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Variations on 1M rows insert (1): bulk insert

By Franck Pachot

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This blog is the first one of a series about inserting 1 million rows. Do you have an idea about the time it takes? The idea came from another project, about NoSQL databases, but I’ll focus on Oracle in those posts. There are a lot of different ways to insert 1 million rows in Oracle: row-by-row insert or bulk, row-by-row commit or not, different ways to commit, In-Memory Database, Database In-Memory Option, etc.

Test case

Here is the table I create:

create table DEMO ("id" number , "text" varchar2(15), "number" number) ;

Here is the first PL/SQL I’ll run:

declare
 type people_array is varray(12) of varchar(15);
 people people_array := people_array( 'Marc', 'Bill', 'George', 'Eliot', 'Matt', 'Trey', 'Tracy','Greg', 'Steve', 'Kristina', 'Katie', 'Jeff' );
 people_count number :=people.COUNT;
 n number;
begin
 for i in 0..1e6 loop
  n:=trunc(dbms_random.value(0,10000));
  insert into DEMO values( i , people( dbms_random.value(1,people_count) ) , n );
 end loop;
 commit;
end;
/

You may wonder why I chose this testcase. As I said, this comes from another project and you can google to find where the the test case comes from. The performance will be mainly about inserts but the idea is also to implement some procedural processing to show that it’s possible in different database system, here in PL/SQL on Oracle and in a future post in TimesTen.

Test environment

All the test will be done on a VM with only one CPU activated. This is important because some activity will involve background processes.

$ grep "model name" /proc/cpuinfo
model name      : Intel(R) Core(TM) i7-3630QM CPU @ 2.40GHz

Oracle 11g

My first tests are done on the first Oracle Developer Day VM that was available for download. It’s a 11g version. We will see 12c later.

SQL> select * from v$version;

BANNER
--------------------------------------------------------------------------------
Oracle Database 11g Enterprise Edition Release 11.2.0.2.0 - Production

And it’s 32-bit:

SQL> select addr,4*length(addr) from v$process where rownum=1;

ADDR     4*LENGTH(ADDR)
-------- --------------
3B3C9F80             32

With and without index

As you have seen above, I’ve created the table with a primary key, so I have an index on it. How long does it take to run the statement above to insert 1 million rows?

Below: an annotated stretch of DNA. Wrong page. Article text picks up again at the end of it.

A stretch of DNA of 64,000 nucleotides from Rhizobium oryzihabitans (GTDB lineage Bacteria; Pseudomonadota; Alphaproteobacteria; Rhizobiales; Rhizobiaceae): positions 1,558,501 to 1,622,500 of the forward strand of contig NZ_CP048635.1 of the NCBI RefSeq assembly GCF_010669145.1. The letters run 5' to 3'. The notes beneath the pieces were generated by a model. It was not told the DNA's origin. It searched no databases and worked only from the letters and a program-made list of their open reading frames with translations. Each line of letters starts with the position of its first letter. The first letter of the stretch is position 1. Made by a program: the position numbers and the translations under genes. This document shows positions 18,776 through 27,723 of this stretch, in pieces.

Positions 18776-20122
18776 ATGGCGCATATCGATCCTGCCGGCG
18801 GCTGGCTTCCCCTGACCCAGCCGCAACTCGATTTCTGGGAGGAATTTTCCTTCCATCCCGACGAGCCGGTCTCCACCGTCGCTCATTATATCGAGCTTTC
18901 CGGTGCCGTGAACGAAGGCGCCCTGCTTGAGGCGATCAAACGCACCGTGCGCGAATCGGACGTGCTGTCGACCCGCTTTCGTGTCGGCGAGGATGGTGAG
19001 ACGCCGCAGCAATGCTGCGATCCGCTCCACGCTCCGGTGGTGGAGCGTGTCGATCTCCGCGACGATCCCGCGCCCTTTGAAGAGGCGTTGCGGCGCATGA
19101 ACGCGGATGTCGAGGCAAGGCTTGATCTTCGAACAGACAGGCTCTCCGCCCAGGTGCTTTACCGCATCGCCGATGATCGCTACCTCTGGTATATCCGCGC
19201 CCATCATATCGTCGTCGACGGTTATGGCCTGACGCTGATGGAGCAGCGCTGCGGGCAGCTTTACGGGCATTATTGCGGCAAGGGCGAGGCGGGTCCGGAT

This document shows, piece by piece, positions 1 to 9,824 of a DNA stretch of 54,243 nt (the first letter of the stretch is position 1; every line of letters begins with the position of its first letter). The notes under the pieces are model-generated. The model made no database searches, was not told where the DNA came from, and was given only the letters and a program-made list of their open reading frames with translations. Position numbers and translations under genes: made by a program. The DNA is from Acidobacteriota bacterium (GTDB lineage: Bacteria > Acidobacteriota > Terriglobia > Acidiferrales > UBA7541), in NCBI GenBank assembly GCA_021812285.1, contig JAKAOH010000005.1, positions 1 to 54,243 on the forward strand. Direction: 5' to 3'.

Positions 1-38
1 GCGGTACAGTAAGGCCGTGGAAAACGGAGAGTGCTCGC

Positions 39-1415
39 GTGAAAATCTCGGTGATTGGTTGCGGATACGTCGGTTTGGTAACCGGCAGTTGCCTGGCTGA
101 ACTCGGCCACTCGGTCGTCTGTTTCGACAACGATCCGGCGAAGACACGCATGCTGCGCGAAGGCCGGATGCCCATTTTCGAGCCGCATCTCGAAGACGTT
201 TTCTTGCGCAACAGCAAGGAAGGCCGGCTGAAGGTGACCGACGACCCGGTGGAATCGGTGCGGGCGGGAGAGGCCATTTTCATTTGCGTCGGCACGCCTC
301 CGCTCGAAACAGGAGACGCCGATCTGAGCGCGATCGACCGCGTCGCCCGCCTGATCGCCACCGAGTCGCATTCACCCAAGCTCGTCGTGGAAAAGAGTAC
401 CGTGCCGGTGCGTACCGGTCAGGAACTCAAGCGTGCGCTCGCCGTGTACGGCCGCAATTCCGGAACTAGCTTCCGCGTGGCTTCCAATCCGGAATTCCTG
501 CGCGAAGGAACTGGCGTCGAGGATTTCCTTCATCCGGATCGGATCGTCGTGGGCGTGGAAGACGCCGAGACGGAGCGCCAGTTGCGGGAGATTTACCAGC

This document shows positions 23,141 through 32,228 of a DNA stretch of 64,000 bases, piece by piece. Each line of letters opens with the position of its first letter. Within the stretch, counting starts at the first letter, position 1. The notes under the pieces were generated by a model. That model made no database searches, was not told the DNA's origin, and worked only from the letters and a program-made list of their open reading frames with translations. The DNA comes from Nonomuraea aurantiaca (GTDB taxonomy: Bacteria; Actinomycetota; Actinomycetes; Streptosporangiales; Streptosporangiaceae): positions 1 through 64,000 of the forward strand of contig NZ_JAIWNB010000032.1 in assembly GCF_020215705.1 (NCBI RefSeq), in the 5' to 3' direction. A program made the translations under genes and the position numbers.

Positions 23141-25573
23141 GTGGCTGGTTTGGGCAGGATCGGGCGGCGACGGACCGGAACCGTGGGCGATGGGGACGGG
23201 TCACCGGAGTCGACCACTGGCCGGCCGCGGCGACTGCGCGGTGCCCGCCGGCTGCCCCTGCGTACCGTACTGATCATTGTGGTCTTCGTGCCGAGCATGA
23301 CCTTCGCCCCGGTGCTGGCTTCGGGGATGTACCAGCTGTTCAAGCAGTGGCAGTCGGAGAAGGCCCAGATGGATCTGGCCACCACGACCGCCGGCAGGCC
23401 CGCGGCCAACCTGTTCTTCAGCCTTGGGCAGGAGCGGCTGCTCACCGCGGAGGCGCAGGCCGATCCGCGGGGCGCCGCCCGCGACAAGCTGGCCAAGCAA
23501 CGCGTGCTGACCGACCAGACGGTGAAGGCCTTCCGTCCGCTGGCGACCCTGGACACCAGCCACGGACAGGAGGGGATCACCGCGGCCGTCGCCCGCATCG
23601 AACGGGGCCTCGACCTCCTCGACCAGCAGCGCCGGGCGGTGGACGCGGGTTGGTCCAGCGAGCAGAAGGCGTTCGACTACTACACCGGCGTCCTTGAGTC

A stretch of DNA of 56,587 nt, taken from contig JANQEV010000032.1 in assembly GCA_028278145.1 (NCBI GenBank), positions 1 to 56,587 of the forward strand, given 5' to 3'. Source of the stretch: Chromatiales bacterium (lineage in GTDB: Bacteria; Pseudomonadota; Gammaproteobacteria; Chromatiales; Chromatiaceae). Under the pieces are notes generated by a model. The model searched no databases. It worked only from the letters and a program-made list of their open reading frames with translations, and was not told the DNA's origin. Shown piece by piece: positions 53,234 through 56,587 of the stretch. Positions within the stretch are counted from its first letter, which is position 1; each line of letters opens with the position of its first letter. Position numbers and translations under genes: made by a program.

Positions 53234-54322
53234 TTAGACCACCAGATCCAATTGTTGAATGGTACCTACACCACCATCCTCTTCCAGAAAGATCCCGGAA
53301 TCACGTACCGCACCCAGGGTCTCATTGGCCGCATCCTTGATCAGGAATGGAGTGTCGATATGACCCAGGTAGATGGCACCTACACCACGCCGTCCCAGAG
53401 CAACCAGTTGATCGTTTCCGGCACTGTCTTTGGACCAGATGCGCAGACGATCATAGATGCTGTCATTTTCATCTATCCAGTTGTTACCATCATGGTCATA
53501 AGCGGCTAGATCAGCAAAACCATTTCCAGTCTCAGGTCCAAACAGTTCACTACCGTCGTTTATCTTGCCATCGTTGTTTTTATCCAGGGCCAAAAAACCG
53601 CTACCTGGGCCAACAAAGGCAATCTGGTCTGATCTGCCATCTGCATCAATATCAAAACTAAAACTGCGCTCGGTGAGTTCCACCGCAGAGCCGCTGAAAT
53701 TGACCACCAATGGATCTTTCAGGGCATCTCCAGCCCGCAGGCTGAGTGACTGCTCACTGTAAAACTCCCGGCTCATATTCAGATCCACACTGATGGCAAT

PL/SQL procedure successfully completed.
Elapsed: 00:00:46.80

On one CPU it takes 46 seconds to insert one million rows, row-by-row, from a simple PL/SQL loop. We will take that as the base for future comparisons. Of course I’ve done several runs and I keep them as long as there is less than 5% difference.

Just to show that the index has an important cost when inserting, let’s run the same testcase without the PRIMARY KEY:

PL/SQL procedure successfully completed.
Elapsed: 00:00:35.10

I’ll keep the testcase with the primary key index as a point of comparison. There is no point to insert one million rows if we can’t retreive one easily. And the table with primary key pattern is the most relevant one when comparing different databases – SQL or NoSQL.

Bulk insert

The previous inserts are quite optimal: directly done from PL/SQL in the database, so no roundtrips. Commit only at the end and we know that in Oracle it’s better not to commit too often. I will cover the need of row-by-row commits in a future post. But this is still row-by-row insert and this is not optimal. When we have all rows to insert from one session, then we can insert in bulk (one execution of the insert statement inserts several rows).

There are several ways to do that depending on the client language. Here we are in PL/SQL, so it is easy: put all rows into a collection and call the insert with that collection:

declare
 type people_array is varray(12) of varchar(15);
 people people_array := people_array( 'Marc', 'Bill', 'George', 'Eliot', 'Matt', 'Trey', 'Tracy','Greg', 'Steve', 'Kristina', 'Katie', 'Jeff' );
 people_count number :=people.COUNT;
 -- declare the collection
 type DEMO_record_type is record ("user_id" number , "name" varchar2(15), "number" number) ;
 type DEMO_collection_type is table of DEMO_record_type index by binary_integer;
 DEMO_collection DEMO_collection_type;
begin
 -- fill the collection
 for i in 1..1e6 loop
  DEMO_collection(i)."user_id":=i;
  DEMO_collection(i)."name":=people( dbms_random.value(1,people.count) );
  DEMO_collection(i)."number":=trunc(dbms_random.value(0,10000));
  null;
 end loop;
 -- call the insert
 forall i in 1..DEMO_collection.count insert into DEMO values DEMO_collection(i);
 commit;
end;
/

The result is obvious:

PL/SQL procedure successfully completed.
Elapsed: 00:00:06.55

And for the testcase without the primary key index:

PL/SQL procedure successfully completed.
Elapsed: 00:00:03.80

So bulk inserts here are 8x to 10x faster.

Conclusion

The immediate conclusion is that when you have lot of rows to insert and you don’t need to commit at each row, then you should do it in bulk. Here I made it from PL/SQL which run directly in the database. If you are inserting from an application server or a remote client, then the elimination of roundtrips will be a lot more important.

In future posts we will see what happens when you need to commit for each row. And I will also run it with In-Memory database and with Database In-Memory. Don’t forget that if you are in Switzerland in June, our experts from Oracle, Microsoft, and SAP technologies will talk about In-Memory as implemented by SQL Server, Oracle and SAP HANA. All the same day. It’s free and you can register now: Event In-Memory: boost your IT performance!

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Oracle Team
Oracle Team